Need pineapple inspiration? Try this pineapple tart tatin recipe by pastry chef Julien Thevenot

pineapple
Pineapple tart tatin, Coconut & Lemongrass Sorbet by chef Julien Thevenot

 

Or for a savoury dish, why not try Richard Davies' crab salad recipe with chilli and pineapple?

How to cook turkey

Turkey portions are available the year round, but for a whole turkey December is the best month, which is handy for Christmas dinner! It is similar in many ways to chicken, but the flesh tends to be slightly drier due to its lower fat content so it should be basted regularly when being roasted. Make sure you pay careful attention to calculating the correct cooking time and thoroughly defrost it before it goes in the oven.

Want an alternative to Christmas turkey? Try this Turkey and cranberry pithivier with burnt bread sauce and turkey gravy recipe from Owen Morrice

Slow braised turkey and cranberry pithivier, burnt bread sauce and turkey gravy recipe by chef Owen Morrice
Slow braised turkey and cranberry pithivier, burnt bread sauce and turkey gravy recipe by chef Owen Morrice

 

When are pomegranates best?

Originally native to Iran, pomegranates now grow across tropical Africa, India and other parts of Southern Asia and the Mediterranean. Stuffed with hundreds of juicy seeds, the best pomegranates are found from the end of November through to March. Making grenadine syrup is a great use of pomegranates, or their seeds can be scattered on salads and other dishes.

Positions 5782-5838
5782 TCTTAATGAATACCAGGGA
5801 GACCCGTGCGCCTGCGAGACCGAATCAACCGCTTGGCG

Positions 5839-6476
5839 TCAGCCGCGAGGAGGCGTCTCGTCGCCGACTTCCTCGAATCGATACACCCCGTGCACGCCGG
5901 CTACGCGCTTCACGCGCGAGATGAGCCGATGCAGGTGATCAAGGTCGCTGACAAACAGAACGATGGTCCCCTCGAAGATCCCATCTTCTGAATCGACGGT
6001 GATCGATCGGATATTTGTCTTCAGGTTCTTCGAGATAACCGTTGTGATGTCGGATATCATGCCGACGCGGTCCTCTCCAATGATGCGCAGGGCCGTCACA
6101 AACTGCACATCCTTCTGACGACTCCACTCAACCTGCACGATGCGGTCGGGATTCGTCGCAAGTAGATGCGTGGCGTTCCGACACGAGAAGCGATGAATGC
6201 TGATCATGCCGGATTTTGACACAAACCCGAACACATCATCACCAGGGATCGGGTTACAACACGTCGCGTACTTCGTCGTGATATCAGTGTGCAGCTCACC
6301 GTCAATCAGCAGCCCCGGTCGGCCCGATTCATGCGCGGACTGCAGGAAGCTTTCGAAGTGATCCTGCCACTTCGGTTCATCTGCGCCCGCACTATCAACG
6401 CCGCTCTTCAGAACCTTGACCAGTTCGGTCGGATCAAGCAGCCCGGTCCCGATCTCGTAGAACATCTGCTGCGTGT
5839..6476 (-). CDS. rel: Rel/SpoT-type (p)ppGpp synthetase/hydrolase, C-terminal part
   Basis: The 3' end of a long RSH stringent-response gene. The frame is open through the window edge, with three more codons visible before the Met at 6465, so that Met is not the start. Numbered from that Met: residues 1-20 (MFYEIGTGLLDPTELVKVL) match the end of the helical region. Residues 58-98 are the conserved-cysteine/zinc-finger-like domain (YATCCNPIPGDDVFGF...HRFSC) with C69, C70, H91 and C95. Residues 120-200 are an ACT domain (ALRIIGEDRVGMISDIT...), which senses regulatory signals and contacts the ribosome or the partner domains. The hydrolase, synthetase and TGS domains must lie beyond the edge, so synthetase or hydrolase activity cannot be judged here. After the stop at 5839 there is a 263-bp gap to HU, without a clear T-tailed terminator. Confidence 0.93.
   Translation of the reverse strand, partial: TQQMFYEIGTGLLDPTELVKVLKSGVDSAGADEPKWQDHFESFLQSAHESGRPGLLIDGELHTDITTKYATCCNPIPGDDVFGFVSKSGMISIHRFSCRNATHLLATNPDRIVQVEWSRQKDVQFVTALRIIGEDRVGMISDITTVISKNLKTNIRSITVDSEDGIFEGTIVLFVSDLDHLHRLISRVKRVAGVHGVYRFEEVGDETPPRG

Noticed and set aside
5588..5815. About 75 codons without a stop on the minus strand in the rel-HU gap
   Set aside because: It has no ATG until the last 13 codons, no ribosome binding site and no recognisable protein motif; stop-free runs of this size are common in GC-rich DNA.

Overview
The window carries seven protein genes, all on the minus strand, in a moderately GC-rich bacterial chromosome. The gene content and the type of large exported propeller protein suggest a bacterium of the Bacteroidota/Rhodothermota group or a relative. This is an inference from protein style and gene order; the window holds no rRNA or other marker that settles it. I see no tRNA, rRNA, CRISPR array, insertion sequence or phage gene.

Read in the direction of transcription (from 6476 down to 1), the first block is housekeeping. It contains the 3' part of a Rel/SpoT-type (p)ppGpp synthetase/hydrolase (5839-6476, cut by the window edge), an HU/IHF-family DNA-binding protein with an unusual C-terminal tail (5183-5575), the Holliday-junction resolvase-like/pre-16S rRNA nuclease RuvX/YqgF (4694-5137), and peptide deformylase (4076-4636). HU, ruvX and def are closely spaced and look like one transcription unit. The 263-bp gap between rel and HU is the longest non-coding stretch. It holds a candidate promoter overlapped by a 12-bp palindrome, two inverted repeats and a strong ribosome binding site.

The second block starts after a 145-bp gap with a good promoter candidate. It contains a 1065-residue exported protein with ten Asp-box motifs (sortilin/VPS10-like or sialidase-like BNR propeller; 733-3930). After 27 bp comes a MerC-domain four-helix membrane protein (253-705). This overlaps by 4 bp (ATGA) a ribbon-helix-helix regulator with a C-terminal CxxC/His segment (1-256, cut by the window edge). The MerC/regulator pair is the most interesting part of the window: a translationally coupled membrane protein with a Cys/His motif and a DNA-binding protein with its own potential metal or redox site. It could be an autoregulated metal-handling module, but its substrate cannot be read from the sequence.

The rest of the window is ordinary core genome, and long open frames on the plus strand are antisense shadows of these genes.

Try Joudie Kalla's 'Rummaniyeh' Lentil & Aubergine Stew with Pomegranate Molasses recipe - it's a Middle-Eastern vegetarian hit!

Pomegranate Molasses
Pomegranate Molasses

What is the best way to cook brussels sprouts?

You can boil, steam, roast or even fry brussels sprouts. These versatile cabbages are a popular side dish, traditionally eaten at Christmas, but in season from October to March. When properly cooked, sprouts should not be too bitter but have a complex flavour and a subtle crunch to them.  They pair well with maple bacon or chestnuts.

For something a bit different, you should try this Asian-inspired Brussel Sprouts with Dried Chilli and Sesame recipe from chef Oliver Brown...

What is the best way to cook brussels sprouts; brussels sprouts recipes
Brussel Sprouts with Dried Chilli and Sesame

Are you using any of these seasonal ingredients in your menus? Upload your pics and recipes to our Chef+ mobile app!

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About Koppert Cress

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Koppert Cress

KoppertCress is a producer of innovative, and food-safe living micro-vegetables, specialities and cresses, our seedlings come from unique plants, each having their own specific effects on the senses either for Flavour, fragrance, feel or just presentation! This Collection is presented as Architecture Aromatique'. Servicing the International and global gastronomy. KoppertCress enables the best Chefs to be the best!

Plant Power using Nature to Nurture! 

Follow them here: 

www.twitter.com/koppertcressuk 

www.facebook.com/Koppert.Cress.UK/ 

www.linkedin.com/in/pauldacostagreaves 

www.youtube.com/watch?v=HEoRFBcwOhM 

www.facebook.com/Koppert.Cress.Middle.East/ 

www.instagram.com/koppertcress/

 

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The  Staff Canteen

The Staff Canteen

Editor 3rd December 2019

December seasonal update

IN ASSOCIATION WITH